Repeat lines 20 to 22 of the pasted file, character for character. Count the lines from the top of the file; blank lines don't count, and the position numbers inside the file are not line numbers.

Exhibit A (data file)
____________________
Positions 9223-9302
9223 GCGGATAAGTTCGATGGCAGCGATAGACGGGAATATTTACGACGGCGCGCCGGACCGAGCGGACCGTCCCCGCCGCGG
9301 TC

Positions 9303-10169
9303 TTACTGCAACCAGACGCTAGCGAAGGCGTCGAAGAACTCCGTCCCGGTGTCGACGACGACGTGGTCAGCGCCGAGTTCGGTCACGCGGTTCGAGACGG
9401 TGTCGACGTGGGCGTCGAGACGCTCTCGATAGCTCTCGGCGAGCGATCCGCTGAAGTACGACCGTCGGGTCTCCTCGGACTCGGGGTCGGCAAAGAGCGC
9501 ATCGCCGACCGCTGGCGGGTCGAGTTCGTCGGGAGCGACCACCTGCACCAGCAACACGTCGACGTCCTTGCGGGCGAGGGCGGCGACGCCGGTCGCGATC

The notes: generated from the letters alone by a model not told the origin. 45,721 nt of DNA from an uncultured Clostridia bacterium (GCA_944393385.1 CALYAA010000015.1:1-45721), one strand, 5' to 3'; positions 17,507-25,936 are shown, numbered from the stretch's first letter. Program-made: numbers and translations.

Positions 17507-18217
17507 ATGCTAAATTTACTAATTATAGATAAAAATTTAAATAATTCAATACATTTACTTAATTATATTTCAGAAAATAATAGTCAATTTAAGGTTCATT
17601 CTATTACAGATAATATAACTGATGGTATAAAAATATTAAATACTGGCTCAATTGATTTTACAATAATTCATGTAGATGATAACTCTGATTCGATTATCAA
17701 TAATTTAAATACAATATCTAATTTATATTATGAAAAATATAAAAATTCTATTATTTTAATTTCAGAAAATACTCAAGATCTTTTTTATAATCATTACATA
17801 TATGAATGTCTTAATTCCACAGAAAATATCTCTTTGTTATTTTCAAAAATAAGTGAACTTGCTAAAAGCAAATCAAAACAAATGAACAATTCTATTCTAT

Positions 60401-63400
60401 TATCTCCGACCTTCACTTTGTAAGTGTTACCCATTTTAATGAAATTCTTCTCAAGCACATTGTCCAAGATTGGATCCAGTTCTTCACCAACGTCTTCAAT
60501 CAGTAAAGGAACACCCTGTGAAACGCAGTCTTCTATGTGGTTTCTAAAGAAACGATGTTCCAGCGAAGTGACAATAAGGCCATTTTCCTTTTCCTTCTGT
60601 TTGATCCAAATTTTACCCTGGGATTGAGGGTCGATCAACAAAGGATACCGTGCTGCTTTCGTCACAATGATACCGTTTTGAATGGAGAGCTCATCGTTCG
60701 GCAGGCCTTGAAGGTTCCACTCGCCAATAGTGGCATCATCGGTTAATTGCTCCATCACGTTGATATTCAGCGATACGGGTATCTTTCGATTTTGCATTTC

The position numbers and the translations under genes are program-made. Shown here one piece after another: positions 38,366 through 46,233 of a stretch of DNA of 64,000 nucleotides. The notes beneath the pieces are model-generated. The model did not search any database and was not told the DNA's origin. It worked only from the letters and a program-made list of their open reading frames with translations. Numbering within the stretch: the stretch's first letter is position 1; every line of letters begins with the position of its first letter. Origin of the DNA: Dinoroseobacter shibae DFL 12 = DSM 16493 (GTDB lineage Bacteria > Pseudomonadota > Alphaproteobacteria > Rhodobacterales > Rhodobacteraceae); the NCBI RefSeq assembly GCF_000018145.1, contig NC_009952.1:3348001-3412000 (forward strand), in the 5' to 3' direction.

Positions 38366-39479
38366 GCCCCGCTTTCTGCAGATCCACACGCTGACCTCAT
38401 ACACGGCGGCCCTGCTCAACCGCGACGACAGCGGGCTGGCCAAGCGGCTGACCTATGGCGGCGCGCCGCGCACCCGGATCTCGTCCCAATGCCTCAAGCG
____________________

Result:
Positions 38366-39479
38366 GCCCCGCTTTCTGCAGATCCACACGCTGACCTCAT
38401 ACACGGCGGCCCTGCTCAACCGCGACGACAGCGGGCTGGCCAAGCGGCTGACCTATGGCGGCGCGCCGCGCACCCGGATCTCGTCCCAATGCCTCAAGCG